The Times, The Telegraph, The Guardian, and the Independent report that Israel has confirmed the deaths of 31 of the hostages.
BBC News, The Guardian, and Reuters report that Hamas says it has given its response to a framework proposal for a new ceasefire in Gaza. Israel and the US have both said they are reviewing Hamas’s response. The Guardian publishes an article on whether Hamas’s leadership is fracturing.
BBC News, Sky News, the Independent and The Financial Times report that McDonald’s has missed a key sales target, partly due to customers boycotting the firm for its perceived support of Israel. The fast food chain reported its first quarterly sales miss in nearly four years due to weak growth in its international business division. Its boss previously acknowledged the impact of the conflict, blaming “misinformation”. Shares in McDonald’s fell about 4 percent after the announcement.
BBC News also reports that a three-mile long line of old children’s clothes has been strewn along Bournemouth beach in a protest at the war in Gaza. Activists from the Led by Donkeys group said they were laying more than 11,000 sets of clothes to represent children killed on both sides of the conflict since 7 October.
Channel 4 has explored the recent allegations levied against UNRWA.
The Times reports that Scottish First Minister Humza Yousaf was attempting to send NHS supplies to Gaza via UNRWA in December. Civil servants contacted UNRWA, with an email that said: “We’ve been fielding a number of requests and offers from stakeholders in Scotland, and I have been asked to explore the possibility of sending NHS medical supplies to Gaza.”
The Financial Times has published a piece on Israel’s business and commerce ties to the UAE and how they have been impacted by the ongoing war.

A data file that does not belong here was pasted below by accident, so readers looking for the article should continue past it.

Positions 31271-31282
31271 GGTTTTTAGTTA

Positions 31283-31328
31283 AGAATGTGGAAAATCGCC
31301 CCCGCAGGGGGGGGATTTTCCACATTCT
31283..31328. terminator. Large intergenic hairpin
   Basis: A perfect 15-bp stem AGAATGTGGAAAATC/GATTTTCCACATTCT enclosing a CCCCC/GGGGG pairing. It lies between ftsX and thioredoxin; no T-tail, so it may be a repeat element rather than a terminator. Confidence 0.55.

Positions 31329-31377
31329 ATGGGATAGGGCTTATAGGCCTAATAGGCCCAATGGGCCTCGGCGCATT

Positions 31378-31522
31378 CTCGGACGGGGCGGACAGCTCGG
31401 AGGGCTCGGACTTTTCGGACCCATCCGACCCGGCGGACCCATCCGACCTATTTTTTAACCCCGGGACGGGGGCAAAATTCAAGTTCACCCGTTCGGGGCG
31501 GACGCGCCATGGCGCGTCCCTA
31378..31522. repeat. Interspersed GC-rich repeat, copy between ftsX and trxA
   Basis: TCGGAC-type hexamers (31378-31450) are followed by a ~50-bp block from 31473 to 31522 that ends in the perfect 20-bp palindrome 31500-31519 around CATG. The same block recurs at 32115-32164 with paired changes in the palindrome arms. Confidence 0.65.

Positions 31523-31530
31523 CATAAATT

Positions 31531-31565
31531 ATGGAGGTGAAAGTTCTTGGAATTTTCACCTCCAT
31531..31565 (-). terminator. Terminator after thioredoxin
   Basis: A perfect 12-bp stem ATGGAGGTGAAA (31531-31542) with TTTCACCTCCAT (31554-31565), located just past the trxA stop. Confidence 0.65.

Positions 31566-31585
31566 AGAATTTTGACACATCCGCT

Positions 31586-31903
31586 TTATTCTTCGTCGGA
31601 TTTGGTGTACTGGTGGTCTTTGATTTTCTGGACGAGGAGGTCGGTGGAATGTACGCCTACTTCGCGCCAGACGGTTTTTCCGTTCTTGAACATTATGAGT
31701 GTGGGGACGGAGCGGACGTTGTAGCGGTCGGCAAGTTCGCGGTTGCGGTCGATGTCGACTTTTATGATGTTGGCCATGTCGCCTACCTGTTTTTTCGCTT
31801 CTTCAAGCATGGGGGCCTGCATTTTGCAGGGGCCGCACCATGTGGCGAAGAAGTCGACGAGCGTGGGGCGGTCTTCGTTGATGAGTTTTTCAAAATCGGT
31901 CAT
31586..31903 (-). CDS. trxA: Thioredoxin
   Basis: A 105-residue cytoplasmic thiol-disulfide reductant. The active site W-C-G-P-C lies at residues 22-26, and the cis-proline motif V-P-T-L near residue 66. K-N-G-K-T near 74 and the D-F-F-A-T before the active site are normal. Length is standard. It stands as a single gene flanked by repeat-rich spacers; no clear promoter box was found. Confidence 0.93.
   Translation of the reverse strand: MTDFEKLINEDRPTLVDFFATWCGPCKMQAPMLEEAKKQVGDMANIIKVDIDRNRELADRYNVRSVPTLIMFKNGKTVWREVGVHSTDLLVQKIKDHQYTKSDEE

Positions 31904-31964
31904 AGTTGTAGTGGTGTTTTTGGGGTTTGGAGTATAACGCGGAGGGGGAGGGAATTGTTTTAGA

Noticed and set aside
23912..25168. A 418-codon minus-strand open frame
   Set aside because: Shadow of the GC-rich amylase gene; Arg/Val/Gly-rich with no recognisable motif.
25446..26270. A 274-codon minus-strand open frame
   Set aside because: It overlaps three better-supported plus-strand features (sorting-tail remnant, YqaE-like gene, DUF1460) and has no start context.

Reuters reports that Saudi Arabia has told the US its position stands that there will be no normalised relations with Israel unless an independent Palestinian state is recognised on the 1967 borders with East Jerusalem, and Israeli “aggression” on the Gaza Strip stops, the Saudi foreign ministry said in a statement on Wednesday.
The Guardian publishes an article on how Hamas’s attacks on Israel on 7 October have had a huge impact on Israelis’ sense of security, with more than 260,000 new applications for weapons licences being submitted, according to the ministry of national security. 300,000 reservists often carrying their weapons with them.
The Guardian also publishes an article on whether peace is possible: “One question has been frequently asked since the beginning of the Hamas-Israel war: “What will happen when hostilities end in Gaza?” And the only positive answer thus far has been a call to resume peace negotiations endorsing a two-state solution. This solution, it’s been claimed, is the only way to prevent what happened on and since 7 October from ever happening again. The hope of establishing a Palestine state alongside the existing state of Israel is not impossible to achieve as long as sincere efforts are made by all concerned parties. According to Gordon Brown, such hope was actually within inches of being reached during his premiership in 2008. But would that have been sufficient to bring about a lasting solution?”
In The Telegraph, Robert Clark publishes an opinion: “Events in the Middle East may be about to spiral out of control. With Hamas in Gaza, Hezbollah in southern Lebanon, and the Houthis in Yemen all targeting Israel and the West, the hand of Iran looms large. But is Tehran in danger of losing control of the escalation it started?”
The Telegraph reports that a 46-year-old man has been arrested after Mike Freer MP, a Tory minister and MP for Finchley and Golders Green, received a threatening phone call on the day he announced he was standing down over the abuse he had received for supporting Israel.
Channel 12 reports that Shin Bet Director Bar, National Security Council Director Hanegbi, and Coordinator of Government Activities in the Territories Maj. Gen. Aliyan met secretly yesterday in Tel Aviv with PLO Executive Committee Secretary General Hussein al-Sheikh. The four did not discuss the ‘day after’ in Gaza, but focussed on reducing West Bank tensions ahead of Ramadan. The Israeli officials told al-Sheikh that the question of allowing Palestinian workers back to Israel is being considered, and that a pilot programme would soon get underway in which Palestinians over the age of 45 would be permitted to enter Israel after being vetted by security officials. The intelligence, security, and military echelons have advocated the labourers’ return as part of their wider assessment that it is in Israel’s interests to support the stability of the Palestinian Authority in the West Bank. They have been opposed by some cabinet ministers.